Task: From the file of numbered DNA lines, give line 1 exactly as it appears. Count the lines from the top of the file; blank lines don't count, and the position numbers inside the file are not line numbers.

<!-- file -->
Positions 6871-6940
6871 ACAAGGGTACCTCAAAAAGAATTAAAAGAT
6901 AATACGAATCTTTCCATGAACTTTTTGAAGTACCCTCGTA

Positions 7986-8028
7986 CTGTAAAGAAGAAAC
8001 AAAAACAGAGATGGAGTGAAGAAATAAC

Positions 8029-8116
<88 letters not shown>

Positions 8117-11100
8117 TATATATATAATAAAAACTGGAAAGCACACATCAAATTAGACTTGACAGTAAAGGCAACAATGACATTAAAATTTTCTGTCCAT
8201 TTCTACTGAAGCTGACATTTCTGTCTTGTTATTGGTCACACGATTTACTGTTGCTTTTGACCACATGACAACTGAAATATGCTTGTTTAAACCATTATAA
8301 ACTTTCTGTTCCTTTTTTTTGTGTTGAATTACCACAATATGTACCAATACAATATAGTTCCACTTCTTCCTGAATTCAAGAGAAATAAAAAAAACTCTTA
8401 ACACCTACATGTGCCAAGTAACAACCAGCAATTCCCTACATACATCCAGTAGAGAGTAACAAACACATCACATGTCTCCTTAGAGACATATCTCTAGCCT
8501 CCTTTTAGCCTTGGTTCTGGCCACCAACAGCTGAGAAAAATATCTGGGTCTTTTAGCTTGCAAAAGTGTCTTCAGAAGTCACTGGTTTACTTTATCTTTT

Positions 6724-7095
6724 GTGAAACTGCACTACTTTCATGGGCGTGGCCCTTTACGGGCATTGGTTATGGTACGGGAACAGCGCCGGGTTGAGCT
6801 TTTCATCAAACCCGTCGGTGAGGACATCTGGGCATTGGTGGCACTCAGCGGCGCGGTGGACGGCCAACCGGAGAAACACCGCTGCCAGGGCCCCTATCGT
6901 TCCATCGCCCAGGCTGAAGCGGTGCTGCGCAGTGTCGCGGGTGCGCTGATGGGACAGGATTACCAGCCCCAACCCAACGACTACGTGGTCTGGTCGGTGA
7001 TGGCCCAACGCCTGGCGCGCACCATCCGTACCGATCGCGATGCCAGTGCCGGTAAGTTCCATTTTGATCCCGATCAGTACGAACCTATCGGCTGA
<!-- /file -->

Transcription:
Positions 6871-6940